Reply 4 months ago

Thanks! Happy New Year!

0
Componenx
Componenx

4 months ago

The original steam engine that uses this principle is deceptively difficult to make! 6 "cylinders", but only 5 moving parts. I built one about 5 years ago as I was teaching myself machining, but never got it to turn completely (only about 77-80%). The holes just weren't precise enough. 10 cylinders might actually be easier. Glad to see a new use for this concept!

0
rschoenm
rschoenm

Reply 4 months ago

Thanks, its a fun little toy.

0
fred_dot_u
fred_dot_u

1 year ago

From the seventies and also a bit later, an engine appeared in the world, known as a rotary vee. Pretty revolutionary in design, the "pistons" were rods nearly identical to the rods in this gadget.
https://eatsleepride.com/c/3914/the_rotary_vee_ima...

The page above also contains links to a series of YouTube videos, six parts of ten minutes of seventies quality video tape. From what I recall of my fascination with this engine, the designer lacked computing power to optimize the design. That was decades ago, yet nothing has appeared in this century.

This gadget build makes it easy to understand the workings of the engine, as the rod ends have piston-like movement as the cylinders are rotated.

Nicely done.


rotaryvee.png
0
dresch
dresch

Reply 4 months ago

I remember a construction article in Popular Mechanics in the late 50s or early 60s for a model steam engine with the same mechanism. And here it is, good old YouTube:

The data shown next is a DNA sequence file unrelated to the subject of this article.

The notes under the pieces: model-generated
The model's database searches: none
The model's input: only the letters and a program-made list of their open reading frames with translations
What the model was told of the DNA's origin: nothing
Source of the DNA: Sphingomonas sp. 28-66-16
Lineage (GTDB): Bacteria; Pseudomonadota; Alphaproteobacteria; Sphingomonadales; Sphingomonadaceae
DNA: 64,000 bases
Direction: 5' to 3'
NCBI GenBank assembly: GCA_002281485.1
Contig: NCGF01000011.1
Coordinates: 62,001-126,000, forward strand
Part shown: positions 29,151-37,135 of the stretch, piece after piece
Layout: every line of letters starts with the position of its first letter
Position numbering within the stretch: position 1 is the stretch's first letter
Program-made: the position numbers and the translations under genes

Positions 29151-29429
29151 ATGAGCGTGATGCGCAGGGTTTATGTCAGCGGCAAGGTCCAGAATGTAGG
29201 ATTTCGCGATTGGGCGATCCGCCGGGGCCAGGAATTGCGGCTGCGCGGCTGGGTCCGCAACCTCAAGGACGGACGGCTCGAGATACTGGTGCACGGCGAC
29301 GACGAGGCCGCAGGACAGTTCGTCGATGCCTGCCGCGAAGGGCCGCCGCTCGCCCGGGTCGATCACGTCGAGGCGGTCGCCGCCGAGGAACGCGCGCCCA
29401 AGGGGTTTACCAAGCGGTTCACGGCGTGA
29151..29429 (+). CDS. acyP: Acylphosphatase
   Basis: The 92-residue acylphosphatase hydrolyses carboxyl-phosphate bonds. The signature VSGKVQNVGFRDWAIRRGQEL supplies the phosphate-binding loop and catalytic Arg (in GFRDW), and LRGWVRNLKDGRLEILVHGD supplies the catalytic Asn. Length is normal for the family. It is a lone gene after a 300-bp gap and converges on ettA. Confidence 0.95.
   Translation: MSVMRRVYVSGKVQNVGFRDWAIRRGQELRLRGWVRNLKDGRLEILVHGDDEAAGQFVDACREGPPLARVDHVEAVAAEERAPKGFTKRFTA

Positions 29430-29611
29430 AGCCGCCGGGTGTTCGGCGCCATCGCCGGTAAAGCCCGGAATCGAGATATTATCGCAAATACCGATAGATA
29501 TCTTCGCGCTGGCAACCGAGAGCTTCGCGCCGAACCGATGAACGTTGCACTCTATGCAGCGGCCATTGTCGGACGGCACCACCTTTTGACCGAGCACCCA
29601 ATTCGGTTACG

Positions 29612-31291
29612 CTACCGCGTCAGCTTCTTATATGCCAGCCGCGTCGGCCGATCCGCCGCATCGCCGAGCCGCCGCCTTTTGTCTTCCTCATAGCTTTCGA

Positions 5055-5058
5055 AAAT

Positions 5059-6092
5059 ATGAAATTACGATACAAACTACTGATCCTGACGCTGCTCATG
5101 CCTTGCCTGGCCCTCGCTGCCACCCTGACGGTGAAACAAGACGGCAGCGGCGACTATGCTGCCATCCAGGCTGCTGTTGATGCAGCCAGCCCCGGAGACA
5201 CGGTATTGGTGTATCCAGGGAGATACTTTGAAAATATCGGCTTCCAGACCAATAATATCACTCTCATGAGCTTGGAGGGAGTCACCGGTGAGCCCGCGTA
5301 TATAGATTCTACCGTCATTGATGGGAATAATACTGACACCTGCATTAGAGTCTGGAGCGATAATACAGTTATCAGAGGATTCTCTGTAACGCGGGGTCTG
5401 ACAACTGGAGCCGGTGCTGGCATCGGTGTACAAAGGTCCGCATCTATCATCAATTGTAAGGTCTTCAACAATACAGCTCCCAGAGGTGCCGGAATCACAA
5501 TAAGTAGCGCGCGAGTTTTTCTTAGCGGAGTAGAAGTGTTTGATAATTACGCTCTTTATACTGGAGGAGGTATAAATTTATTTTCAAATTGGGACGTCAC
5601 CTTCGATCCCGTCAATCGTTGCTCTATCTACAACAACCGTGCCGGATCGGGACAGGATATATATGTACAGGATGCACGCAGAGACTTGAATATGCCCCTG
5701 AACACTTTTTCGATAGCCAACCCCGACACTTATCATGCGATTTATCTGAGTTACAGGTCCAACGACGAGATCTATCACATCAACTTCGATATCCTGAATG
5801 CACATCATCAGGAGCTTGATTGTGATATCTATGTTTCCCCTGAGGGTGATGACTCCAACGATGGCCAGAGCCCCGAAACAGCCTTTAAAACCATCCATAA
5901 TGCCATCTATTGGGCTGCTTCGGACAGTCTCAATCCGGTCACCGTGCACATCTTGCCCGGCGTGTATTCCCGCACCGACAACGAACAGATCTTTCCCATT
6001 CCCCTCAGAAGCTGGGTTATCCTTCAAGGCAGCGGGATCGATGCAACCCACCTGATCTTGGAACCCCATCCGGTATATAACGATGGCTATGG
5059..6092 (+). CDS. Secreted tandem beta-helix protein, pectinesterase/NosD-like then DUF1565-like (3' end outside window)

Just like I remember it... Wow.

0
rschoenm
rschoenm

Reply 4 months ago

Thanks! Very cool!

0
rschoenm
rschoenm

Reply 1 year ago

That is very interesting. We should build one of these engines. Oh well, I'm more of a woodworker🙂
Thanks for the interesting article and video links.

0
dresch
dresch

Reply 4 months ago

Here is an interesting video showing how these models work:
Thanks for the Instructable!

0
rschoenm
rschoenm

Reply 4 months ago

Thanks, very cool video!

0
Germanprof
Germanprof

1 year ago

Thanks, this was fun!

53C00C2A-2B7D-4684-8E3B-B771159DE11B.jpeg
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rschoenm
rschoenm

Reply 1 year ago

Wunderbar, sehr schön. Es freut mich dass Ihnen das Spass macht! Danke sehr!

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wschleter
wschleter

1 year ago

Nice idea! Thanks for sharing. I made one by 3D printing everything and posted it in the "I made it" section. I will also post the stl files to Thingiverse and reference this instructable.

angled-rotor-printed.png
0
prhoads
prhoads

Question 1 year ago on Step 2

Can this be made with a 1" dowell and still use 1/8 inch brass rods

0
rschoenm
rschoenm

Answer 1 year ago

I don't see why not. Or consider making a couple of 1" square blocks or hexagonal blocks. You can make them from plain wood or layered like shown. I'm working on that right now, see pictures.

IMG_1110D.JPGIMG_1111D.JPG
0
Aarav G
Aarav G

1 year ago

That's cool and interesting

0
rschoenm
rschoenm

Reply 1 year ago

Thanks!